Ishmael Scarlett. You see, this week's edition of our Quotable Rhett Butler series features a literary reference that, until recently, went over my head, completely. Granted, The Tempest was never my favorite among Shakespeare's plays (I am more of a gloom and doom, Macbeth kind of gal), but I was still surprised that not even after reading it twice did I notice the Rhett line staring me in the face. The Rhett line from one of my favorite and most often reread dialogues in the entire book... Oh well, here it is, in all its elusive glory:
"And I fear that when you can afford to fish up the honor and virtue and kindness you've thrown overboard, you'll find they have suffered a sea change and not, I fear, into something rich and strange..."
-- Gone with the Wind, Chapter XLIII
This is from the conversation Scarlett and Rhett have on Aunt Pittypat's porch in December of 1866, after Ella is born. Scarlett sets forth her principles in life, that include acting like a fine honest rogue now and trying to be a lady later, when she could afford it. I've always found it interesting that it's Scarlett who offers the nautical metaphor in the first place, for it seems unlike her to be so eloquent:
"I've felt that I was trying to row a heavily loaded boat in a storm. I've had so much trouble just trying to keep afloat that I couldn't be bothered about things that didn't matter, things I could part with easily and not miss, like good manners and--well, things like that. I've been too afraid my boat would be swamped and so I've dumped overboard the things that seemed least important."-- Gone with the Wind, Chapter XLIII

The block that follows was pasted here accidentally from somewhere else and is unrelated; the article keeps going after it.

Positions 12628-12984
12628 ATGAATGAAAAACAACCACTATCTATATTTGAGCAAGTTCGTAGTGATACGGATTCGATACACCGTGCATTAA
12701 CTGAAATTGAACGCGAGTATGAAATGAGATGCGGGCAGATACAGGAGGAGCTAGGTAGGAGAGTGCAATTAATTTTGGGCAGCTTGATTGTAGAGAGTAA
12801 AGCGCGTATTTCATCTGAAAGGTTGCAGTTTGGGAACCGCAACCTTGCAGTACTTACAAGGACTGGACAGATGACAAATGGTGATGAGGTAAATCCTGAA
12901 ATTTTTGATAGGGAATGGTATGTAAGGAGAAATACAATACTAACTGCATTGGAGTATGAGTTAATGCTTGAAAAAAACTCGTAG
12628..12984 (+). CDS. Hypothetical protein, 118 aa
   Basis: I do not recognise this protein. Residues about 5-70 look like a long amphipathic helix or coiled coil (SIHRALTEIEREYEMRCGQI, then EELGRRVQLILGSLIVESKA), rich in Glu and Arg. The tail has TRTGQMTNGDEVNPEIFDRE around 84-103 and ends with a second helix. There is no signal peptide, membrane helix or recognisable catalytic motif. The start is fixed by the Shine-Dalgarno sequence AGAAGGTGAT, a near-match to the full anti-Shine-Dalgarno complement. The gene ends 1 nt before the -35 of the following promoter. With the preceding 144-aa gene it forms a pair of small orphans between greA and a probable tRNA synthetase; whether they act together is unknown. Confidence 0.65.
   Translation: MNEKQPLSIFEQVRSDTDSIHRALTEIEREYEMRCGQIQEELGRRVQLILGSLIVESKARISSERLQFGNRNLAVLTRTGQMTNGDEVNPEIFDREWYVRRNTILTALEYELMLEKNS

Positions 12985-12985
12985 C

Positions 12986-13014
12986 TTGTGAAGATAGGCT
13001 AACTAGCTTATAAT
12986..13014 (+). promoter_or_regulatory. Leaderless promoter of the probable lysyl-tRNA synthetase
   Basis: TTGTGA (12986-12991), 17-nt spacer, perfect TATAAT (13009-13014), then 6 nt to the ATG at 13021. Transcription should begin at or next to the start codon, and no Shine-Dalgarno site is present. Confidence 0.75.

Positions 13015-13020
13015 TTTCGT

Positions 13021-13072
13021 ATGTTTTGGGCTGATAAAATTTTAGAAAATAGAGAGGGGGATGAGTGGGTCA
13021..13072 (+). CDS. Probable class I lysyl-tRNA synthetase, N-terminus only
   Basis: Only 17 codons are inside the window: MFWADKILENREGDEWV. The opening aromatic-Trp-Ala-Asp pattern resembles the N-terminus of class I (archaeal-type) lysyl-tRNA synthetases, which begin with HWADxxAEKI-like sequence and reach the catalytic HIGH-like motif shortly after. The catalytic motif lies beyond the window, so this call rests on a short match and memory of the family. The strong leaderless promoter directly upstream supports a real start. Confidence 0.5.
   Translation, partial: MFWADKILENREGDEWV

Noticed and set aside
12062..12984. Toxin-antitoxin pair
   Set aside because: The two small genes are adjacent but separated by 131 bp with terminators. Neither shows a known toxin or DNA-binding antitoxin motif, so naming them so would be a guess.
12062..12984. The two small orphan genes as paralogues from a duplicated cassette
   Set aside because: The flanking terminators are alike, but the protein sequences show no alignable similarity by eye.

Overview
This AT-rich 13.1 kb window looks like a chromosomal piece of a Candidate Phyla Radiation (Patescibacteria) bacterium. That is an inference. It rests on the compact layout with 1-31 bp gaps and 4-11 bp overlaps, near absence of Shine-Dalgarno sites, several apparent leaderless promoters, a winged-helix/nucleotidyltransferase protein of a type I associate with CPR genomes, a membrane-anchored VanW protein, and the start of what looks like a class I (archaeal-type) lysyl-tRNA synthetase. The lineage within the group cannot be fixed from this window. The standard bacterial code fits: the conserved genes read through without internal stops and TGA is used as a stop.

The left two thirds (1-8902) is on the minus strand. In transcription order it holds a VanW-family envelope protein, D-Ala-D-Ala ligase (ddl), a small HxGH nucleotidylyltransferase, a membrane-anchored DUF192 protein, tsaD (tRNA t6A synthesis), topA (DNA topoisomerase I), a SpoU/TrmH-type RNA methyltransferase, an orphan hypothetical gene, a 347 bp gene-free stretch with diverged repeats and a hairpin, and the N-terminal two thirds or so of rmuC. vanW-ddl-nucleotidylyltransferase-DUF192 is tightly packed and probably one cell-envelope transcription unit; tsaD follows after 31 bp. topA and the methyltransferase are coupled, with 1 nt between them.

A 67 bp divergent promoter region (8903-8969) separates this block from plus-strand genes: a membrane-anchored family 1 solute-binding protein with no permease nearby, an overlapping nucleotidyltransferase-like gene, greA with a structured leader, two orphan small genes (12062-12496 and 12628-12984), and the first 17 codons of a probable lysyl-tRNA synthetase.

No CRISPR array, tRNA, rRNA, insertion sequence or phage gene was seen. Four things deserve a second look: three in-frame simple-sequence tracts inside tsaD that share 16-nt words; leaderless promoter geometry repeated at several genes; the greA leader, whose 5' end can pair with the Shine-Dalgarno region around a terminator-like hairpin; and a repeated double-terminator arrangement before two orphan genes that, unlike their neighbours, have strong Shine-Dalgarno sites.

Her words offer Rhett the perfect opportunity to expand on the metaphor. He talks about the difference between Scarlett and her honorable neighbors who would rather go down with their ships than renounce their principles, and expresses doubt at the idea that a transformation like the one she suffered could be reversed. Both of which, must be said, forebode Scarlett's evolution in the book and the doom of their marriage.
His literary allusion is to Ariel's song from the first act of Shakespeare's The Tempest. It is, I think, one the most famous parts in this play, the one where the airy spirit Ariel, ordered by his master, sings to Fernando to lead him to Miranda. At this point, Fernando is convinced his father drowned in the shipwreck that brought him to the island, and Ariel does nothing to dispel this idea, on the contrary (btw, have I mentioned that I do like Ariel?):
"Full fathom five thy father lies;
Of his bones are coral made;
Those are pearls that were his eyes:
Nothing of him that doth fade
But doth suffer a sea-change
Into something rich and strange.
Sea-nymphs hourly ring his knellHark! now I hear them,--Ding-dong, bell."
(1.2. 451-468; emphasis mine)
So what about you? Do you all love The Tempest and I was alone in my Scarlett-like oblivion to this reference?
|Ariel on a Bat's Back by Henry Singleton (1819)|